Nick Steward is the founder and creative director of Gallivant Perfumes, an independent brand out of London. We have had the pleasure meeting Nick a few times at our boutique, allowing us to get to know him and his brand well. He has an impressive background in the perfume industry, recently as the creative director of L'Artisan Parfumeur for eight years. Nick graciously took the time to answer some of our questions for our site and on our Instagram.
What does it mean to operate an independent fragrance brand in this market?
Haha, well, no one is going to say it’s easy being independent. I think us indies have built-in reserves of resilience, and marry that with genuine love and passion for what we do - that carries us forward.
And I’m optimistic in one sense: more and more people want to support the 'small guys', and their local shops - it feels more personal and real.
Gallivant stands out on our shelves with small bottles, minimalist presentation, and truly gender neutral fragrances. What brought you to make something so perfectly direct?
Less is more.
Now more than ever, that seems true to me - as we appreciate the small everyday things around us. I love that people buy our perfumes and use them - carry them about in their daily life; perfume comes alive on skin.
Here’s to enjoying the simple pleasures!
Independence comes with a lot of challenges. What do you wish people knew about building Gallivant Perfumes?
"Slow perfume." I’m enjoying taking my time!
I don’t believe in “overnight success stories” - don’t believe the hype.
For me it’s about taking the time to make the best quality perfumes.
How do you capture the essence of your favorite cities through fragrance?
Travel and perfumes are about memories - that’s the common thread. So I’m trying to bring my memories of exploring these places back into the present, via the materials of perfumery.
You’ve probably all experienced that - you smell something, and you’re instantly taken back to somewhere you’ve been.
Which of your perfumes garner more attention when you wear them?
Los Angeles, Istanbul, Tokyo, London - people always notice those and comment. Amsterdam is the one which always intrigues people - and I wish that one was better known. It’s really unique, and sophisticated - takes a bit of time to get used to.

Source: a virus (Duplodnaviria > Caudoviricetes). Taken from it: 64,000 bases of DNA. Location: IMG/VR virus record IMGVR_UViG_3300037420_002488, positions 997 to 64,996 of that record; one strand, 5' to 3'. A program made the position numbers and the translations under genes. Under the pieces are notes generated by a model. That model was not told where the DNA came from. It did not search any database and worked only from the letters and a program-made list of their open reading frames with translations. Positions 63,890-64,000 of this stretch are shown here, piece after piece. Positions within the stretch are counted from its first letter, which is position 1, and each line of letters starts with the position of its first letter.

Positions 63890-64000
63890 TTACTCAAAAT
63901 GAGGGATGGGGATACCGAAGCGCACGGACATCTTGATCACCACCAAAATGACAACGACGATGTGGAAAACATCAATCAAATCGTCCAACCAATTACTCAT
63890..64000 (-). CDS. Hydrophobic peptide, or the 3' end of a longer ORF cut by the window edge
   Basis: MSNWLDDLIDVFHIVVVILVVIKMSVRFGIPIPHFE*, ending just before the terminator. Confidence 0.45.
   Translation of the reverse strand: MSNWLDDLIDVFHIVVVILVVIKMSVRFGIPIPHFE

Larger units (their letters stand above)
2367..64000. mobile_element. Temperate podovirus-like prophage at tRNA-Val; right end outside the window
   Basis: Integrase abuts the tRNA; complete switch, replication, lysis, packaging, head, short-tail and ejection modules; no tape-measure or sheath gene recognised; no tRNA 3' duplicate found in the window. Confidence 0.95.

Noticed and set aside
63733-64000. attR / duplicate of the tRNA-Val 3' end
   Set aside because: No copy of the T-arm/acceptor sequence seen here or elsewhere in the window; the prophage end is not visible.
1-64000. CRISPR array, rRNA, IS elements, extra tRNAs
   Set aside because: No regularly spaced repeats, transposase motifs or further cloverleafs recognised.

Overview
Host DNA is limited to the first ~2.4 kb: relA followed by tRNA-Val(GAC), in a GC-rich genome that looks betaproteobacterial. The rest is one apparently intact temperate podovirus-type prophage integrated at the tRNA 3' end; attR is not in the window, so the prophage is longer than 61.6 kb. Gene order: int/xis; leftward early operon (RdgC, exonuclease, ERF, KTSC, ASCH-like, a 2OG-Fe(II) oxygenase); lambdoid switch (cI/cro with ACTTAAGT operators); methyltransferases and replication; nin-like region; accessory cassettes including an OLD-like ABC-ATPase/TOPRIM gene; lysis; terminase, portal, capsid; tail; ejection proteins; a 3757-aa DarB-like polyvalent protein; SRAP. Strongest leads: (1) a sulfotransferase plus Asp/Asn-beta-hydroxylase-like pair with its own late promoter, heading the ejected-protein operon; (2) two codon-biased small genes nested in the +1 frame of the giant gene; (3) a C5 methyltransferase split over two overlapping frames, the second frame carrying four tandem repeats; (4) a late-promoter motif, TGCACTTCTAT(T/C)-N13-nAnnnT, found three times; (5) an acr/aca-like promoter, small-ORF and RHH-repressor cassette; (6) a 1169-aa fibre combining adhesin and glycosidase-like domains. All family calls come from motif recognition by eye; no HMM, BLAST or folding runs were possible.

Your perfumes are lively, but not noisy. Even Brooklyn is more subtle compared to the Gallivant line, but I could never think of 2.5 million people that way. How do you pick the notes to represent each city?
I try to avoid the clichés - and focus on personal memories. So for my Brooklyn-inspired perfume, it was very much about a particular May day in Park Slope with friends. A picnic, cocktails, flowers, fresh air. Unexpected perhaps - not ‘dirty’ ‘urban’ smells.
I tend to start any new development with a mood-board. Moments, music, places, people - the mood of a happy memory I want to re-create.
You're quite the world traveler, but we are currently going through a pandemic. How have perfumes allowed you to escape?
Sure, I am really missing travelling - seeing the world - but I’m so happy to put my perfumes on every day and feel a sense of escape, of armchair travel. I think perfume can be a really good distraction - and take you away from your worries for a moment. And I am researching and planning a big trip, to a continent I don’t know so well. So that’s an enjoyable part of the process - and hopefully a new perfume will come out of that!
You've worked closely with Bertrand Duchaufour, and currently with great perfumers like Karine Chevallier, Giorgia Navarra, and Nicolas Bonneville. What is it like to work with incredible minds and noses? Is there a difference between generations of perfumers?
You know people say ‘don’t work with your friends’ - well, I’m the opposite.
I’m actually quite introverted, so I very much like to work with people I know well. There’s automatically a shared language, a shared sense of humour (that’s important!) - but there is still the right level of creative tension.
I don’t know if the differences are generational (although of course perfumers have had access to different materials at different points in time) - perhaps more about whether they chose to work on the big commercial projects or the indie/artisan perfumes.